A Person of No Importance

homeless subway

photo by Gill E

This morning on the “S” train which crosses from Times Square to Grand Central Station, a woman came on with an overflowing stroller containing what I assumed were all her worldly possessions, including bags of clothing and books. Her café au lait skin had sparse wrinkles, and silver braids were neatly pinned to the top of her head. She sat down, her stroller in front of her.

An agitated blond woman in a sleeveless turquoise dress addressed a male passenger, “Can you move in?”

There was a good bit of space in the middle of the car, which she felt was not being properly utilized. The man smirked at her, but said nothing and didn’t budge.

She said, “Come on, there’s room,” and she and another man pushed past him, the silver-haired lady’s stroller and climbed over my feet and that of other passengers who scrunched themselves into tight human balls.

“See?” she said. The smirking man made another face, saying nothing. Then he made fleeting eye contact with the silver-haired lady, which she may have taken as a slight.

“They’ve got the stuff they need for their jobs. I’ve got the stuff I need for my job,” she said to him, firmly, but without malice.

The smirking man said nothing.

We arrived at Grand Central Station; no one said a word.

The silver-haired lady is one of the “people of no importance,” the homeless or less fortunate people you see every day. She’s a person who probably doesn’t make you stop and wonder, who is she, how did she get to where she is today.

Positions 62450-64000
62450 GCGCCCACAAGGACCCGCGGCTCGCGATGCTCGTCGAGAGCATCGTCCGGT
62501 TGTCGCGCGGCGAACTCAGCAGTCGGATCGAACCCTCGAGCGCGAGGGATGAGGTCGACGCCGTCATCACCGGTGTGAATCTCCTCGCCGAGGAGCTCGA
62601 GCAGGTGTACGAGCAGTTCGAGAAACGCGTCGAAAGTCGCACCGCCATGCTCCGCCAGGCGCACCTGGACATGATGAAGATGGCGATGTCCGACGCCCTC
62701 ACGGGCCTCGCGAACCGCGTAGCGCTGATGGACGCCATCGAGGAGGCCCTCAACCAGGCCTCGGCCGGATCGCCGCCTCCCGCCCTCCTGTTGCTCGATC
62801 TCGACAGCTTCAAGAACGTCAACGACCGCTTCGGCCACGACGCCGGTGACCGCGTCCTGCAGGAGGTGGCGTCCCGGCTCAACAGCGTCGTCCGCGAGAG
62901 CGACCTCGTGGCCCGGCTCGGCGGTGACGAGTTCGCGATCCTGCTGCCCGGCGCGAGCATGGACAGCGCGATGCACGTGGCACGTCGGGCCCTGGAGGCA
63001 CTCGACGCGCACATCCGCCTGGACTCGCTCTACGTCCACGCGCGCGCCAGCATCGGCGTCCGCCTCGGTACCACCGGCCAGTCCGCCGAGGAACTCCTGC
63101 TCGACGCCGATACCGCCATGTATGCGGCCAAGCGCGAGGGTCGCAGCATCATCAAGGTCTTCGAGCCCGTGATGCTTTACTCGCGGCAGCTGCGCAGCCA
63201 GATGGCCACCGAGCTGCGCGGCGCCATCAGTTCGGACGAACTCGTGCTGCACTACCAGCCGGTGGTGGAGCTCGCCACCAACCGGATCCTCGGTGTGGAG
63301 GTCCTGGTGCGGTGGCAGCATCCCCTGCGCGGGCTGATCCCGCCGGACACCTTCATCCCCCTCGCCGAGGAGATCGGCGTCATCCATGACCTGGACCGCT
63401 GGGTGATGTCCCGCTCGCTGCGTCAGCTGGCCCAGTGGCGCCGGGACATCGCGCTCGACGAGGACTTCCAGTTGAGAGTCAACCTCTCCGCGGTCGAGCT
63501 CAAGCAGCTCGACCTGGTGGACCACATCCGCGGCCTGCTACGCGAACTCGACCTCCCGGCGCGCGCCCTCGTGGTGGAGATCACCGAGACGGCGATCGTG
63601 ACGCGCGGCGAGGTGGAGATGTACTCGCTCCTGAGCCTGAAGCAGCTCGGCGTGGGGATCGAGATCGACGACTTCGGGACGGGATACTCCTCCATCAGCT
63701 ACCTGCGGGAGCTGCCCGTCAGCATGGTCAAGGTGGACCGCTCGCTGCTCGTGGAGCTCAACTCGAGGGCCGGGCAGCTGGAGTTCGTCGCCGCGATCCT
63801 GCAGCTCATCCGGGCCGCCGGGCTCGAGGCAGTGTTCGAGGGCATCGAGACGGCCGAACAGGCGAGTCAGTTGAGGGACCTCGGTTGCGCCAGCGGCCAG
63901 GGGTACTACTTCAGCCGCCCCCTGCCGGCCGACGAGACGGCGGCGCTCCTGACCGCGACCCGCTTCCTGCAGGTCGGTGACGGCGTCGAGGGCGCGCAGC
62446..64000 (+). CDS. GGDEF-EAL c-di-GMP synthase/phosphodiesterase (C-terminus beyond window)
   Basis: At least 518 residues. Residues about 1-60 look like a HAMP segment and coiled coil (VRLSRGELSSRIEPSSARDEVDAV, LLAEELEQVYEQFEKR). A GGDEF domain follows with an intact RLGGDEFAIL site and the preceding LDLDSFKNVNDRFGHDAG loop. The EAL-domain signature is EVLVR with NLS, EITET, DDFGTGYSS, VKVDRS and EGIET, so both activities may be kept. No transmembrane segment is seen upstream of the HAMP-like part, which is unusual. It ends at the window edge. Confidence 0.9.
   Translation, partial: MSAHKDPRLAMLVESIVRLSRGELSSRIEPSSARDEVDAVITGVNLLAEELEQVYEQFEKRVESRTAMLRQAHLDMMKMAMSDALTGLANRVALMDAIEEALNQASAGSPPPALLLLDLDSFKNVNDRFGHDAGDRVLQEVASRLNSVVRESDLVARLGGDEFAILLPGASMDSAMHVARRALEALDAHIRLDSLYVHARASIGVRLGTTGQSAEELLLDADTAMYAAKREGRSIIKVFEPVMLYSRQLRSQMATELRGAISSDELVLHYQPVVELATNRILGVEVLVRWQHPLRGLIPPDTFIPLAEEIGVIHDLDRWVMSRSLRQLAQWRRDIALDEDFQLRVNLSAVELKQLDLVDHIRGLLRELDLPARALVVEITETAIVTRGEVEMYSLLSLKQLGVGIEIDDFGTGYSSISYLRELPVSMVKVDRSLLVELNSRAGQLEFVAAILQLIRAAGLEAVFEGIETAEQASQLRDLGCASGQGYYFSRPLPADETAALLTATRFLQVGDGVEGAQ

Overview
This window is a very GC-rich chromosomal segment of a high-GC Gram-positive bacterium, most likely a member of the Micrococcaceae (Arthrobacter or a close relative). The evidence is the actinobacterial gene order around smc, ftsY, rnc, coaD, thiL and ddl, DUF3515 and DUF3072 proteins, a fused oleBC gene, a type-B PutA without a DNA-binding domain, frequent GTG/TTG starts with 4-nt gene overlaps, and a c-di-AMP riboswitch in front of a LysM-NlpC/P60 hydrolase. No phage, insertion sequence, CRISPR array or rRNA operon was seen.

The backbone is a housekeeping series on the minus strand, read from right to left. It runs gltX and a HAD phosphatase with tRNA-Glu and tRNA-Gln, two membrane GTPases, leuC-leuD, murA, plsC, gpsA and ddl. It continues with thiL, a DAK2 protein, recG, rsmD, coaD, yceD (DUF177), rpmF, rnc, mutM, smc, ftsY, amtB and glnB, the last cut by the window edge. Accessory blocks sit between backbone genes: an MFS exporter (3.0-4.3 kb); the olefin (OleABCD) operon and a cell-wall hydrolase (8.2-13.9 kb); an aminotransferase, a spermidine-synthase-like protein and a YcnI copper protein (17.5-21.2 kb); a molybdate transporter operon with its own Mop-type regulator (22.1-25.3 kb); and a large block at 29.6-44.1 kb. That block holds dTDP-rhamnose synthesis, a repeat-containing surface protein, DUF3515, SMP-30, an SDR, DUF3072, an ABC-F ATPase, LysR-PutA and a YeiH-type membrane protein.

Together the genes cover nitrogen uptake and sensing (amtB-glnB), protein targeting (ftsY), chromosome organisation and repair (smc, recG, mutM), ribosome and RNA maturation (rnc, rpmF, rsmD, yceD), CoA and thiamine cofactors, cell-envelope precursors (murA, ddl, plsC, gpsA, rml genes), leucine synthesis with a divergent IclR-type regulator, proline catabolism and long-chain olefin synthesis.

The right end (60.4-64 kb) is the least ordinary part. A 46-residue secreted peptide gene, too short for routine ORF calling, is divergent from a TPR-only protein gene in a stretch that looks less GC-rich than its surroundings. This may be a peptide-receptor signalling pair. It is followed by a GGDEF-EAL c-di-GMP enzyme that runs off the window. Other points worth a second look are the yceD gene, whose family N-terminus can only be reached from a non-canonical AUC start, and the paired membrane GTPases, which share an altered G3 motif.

Yesterday afternoon, Lorin and I were watching the 1994 film, A Man of No Importance with Albert Finney. He plays a closeted homosexual bus conductor in 1906s Dublin. His true passion is theatre and he puts on amateur performances of Oscar Wilde plays at the local church hall. He recites poetry in enraptured tones to his passengers and has a secret crush on the bus driver played by a young Rufus Sewell.

Like so many (including myself), he is an “average” man of no particular importance to society or the world. But who decides what or who is of value, of importance? Do money. property and station in life truly make the man / woman? If you touch or change one person’s life or a few or a dozen in a meaningful way, are you not valuable? I think so. Who’s to say that the silver-haired lady hasn’t touched someone’s life in a profound way. I guess we’ll never know.

Dirty Pretty Money

cash

photo by E. Herd

In Grand Central Station:

I gave a buck to the accordionist who plays “La Vie en Rose,” “Lara’s Theme” and gypsy tunes.

I gave a buck to the violinist with a sign on his wheelie cart that says “Need money to get my wife a liver.”

I gave a buck to the harpist who looks Eastern European and has a warm smile. He plays “Cielito Lindo” and some tunes I don’t know.

 

I gave several bucks to the Marine Vet on the street who used to be bundled up and stationed on the grates at the northwest corner of 42nd and Lex. We talked for a while. He said he was shot up in Afghanistan, lost his home and his family, got slashed and robbed at a homeless shelter and wouldn’t go back. I saw him for weeks during the winter, then was afraid to make eye contact. He looked worse and worse each time I saw him. He didn’t look up anymore. I felt like a bad person for avoiding him, not being able to help. Since I really can’t help, why talk to him, I reasoned to myself. I felt powerless to help, ashamed even. I don’t see him anymore. I wonder where he’s gone.

Giving away a couple bucks here and there won’t change anything.

I think I can do more.

I have to figure out how in our new Gilded Age.

Preachers on Parade

preacher-ville

42nd Street Subway station preacher posters (a bit out of focus because I was afraid the screaming preacher was going to rip my iPhone out of my hand. He and another one were screaming “Abortion is murder!”)

Every day on the ramp from the #7 subway to Port Authority Bus Terminal at 42nd Street is a kind of mini-carnival of preachers, but last night was a full-fledged parade! They were coming out of the woodwork, I mean, tiles. Everywhere, all ethnicities and ages and temperaments. They almost outnumbered the commuters. Was it annual Preachers Day, and nobody told us?

Among the preachers were:

(1)    An unintelligible Korean woman holding a placard and shrieking Bible quotes or condemnations at the passersby.